‘Insecure’ star, alumna talks stereotyping at Black Student Union event

A fan meets Yvonne Orji, the one of the stars of HBO's Insecure, at a screening hosted by the Black Student Union. Anne McBride | Hatchet Staff Photographer
A fan meets Yvonne Orji, the one of the stars of HBO’s Insecure, at a screening hosted by the Black Student Union. Anne McBride | Hatchet Staff Photographer

Updated: Nov. 15, 2016 at 2:37 p.m.

This post was written by Hatchet reporter Giuliana Centofanti.

The Black Student Union hosted a star of HBO’s series “Insecure” and alumna Yvonne Orji Monday night. About 150 students gathered in the Marvin Center for a screening of the show and a question and answer session with Orji.

Orji, a Nigerian-American actress, comedian and writer, earned a bachelor’s degree in sociology and a master’s degree in public health at GW before deciding to pursue comedy instead of going to medical school.

“Insecure,” which premiered in October, has been praised for highlighting black women’s experiences. Orji plays Molly, a high-powered lawyer and the best friend of creator Issa Rae’s character.

Orji covered a variety of topics including stereotypes, education and playing vulnerable characters during Monday night’s event. Here are some of the night’s highlights:

1. Stereotypes

Orji said “Insecure” moves past stereotypes to offer a more realistic portrayal of black women.

“It’s introducing me to a new type of black, I think that’s one thing the show’s very honest about, everybody’s experience is not the same, everybody has a different relation to what it means to be black and there’s no wrong or right answer,” Orji said.

Orji also answered questions about code-switching, citing it as a tool black people use to climb to the top. Orji’s character is able to adapt from being a “hood rat” to working in a mostly white law firm through code-switching and having a “double consciousness,” she said.

“White people are just able to be white wherever because they’re the majority, but black people, in order to get ahead, to make other people feel safer in their own environments, it’s that thing you have to do in order to survive,” Orji said.

“Insecure” doesn’t have “to try to be the catch-all,” because black women play different types of characters on other TV shows, Orji said.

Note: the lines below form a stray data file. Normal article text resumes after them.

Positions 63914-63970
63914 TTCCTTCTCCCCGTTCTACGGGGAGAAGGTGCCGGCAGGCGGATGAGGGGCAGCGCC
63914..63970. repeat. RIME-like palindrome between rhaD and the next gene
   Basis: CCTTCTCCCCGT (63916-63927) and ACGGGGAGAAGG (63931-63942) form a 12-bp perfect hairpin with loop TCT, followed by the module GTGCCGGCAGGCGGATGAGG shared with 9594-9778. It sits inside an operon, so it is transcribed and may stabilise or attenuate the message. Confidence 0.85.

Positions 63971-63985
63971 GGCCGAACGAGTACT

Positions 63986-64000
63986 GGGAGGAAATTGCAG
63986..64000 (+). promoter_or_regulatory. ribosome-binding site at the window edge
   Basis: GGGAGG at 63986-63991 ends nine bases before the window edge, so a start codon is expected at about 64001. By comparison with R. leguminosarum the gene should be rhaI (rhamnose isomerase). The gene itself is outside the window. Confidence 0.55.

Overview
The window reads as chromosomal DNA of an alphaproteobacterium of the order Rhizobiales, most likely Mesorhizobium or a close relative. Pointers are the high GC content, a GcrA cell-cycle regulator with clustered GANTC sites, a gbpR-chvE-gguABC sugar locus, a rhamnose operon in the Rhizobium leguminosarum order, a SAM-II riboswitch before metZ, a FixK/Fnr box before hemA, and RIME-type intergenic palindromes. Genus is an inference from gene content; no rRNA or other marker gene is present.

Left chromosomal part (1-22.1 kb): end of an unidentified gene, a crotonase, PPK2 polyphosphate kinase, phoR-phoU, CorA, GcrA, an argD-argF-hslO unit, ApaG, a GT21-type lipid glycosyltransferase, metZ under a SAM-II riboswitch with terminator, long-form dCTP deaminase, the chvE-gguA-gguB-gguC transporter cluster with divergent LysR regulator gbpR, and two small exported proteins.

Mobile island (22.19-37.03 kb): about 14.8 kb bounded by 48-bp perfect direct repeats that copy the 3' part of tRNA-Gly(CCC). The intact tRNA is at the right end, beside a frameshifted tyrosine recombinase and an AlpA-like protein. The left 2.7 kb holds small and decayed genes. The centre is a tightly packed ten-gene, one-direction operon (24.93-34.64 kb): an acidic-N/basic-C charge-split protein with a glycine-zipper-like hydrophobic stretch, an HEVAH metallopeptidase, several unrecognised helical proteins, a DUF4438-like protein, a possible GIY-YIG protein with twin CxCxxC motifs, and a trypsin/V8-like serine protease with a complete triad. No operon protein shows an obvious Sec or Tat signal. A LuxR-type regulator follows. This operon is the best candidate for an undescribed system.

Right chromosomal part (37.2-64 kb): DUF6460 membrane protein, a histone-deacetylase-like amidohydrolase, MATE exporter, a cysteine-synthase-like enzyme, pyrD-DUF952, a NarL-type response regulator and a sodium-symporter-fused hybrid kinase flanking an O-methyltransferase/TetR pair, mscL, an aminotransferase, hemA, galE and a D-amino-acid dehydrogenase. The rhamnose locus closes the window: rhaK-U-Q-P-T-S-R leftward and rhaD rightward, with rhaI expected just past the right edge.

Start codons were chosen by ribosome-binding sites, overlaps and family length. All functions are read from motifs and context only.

“The freedom now to have a show that allows us just to be regular. We’re not superheroes, we’re not Olivia Pope-ing it, we’re imperfect, and that’s freeing to see on TV,” she said.

2. Education

In response to a question about whether actresses should go to college to have a back-up plan, Orji said her education in sociology and public health has helped her as an actress.

“Nothing’s ever wasted because you need everything,” Orji said.

Orji took a marketing class in college that she said helped her to be aggressive and persuasive in Hollywood.

“I do know friends who all their degrees are acting, that’s not a bad thing, however, I personally would like to do that marketing, do that other thing because you need so much more,” Orji said. “Talent takes you only but so far. It takes savvy.”

3. Insecurity

The show’s title, “Insecure,” is a statement in and of itself: In the past, TV shows have portrayed black women as strong characters, even though that’s not always realistic, Orji said.

Orji said she’s learned to deal with being black in a majority white environment, which has forced her to deal with some of her own insecurities.

“For me it was a thing of ‘I have to be around different people in life, so let me learn now how they think, how I can function around them, how I can still be myself and teach them a couple things,’” Orji said. “I think you just have to realize that everyone’s different and in our differences what is that thing that makes us the most similar?”

Orji also had some dating advice for an audience member who asked if black women set their standards too high.

“I don’t know what ‘too high’ means,” Orji said.

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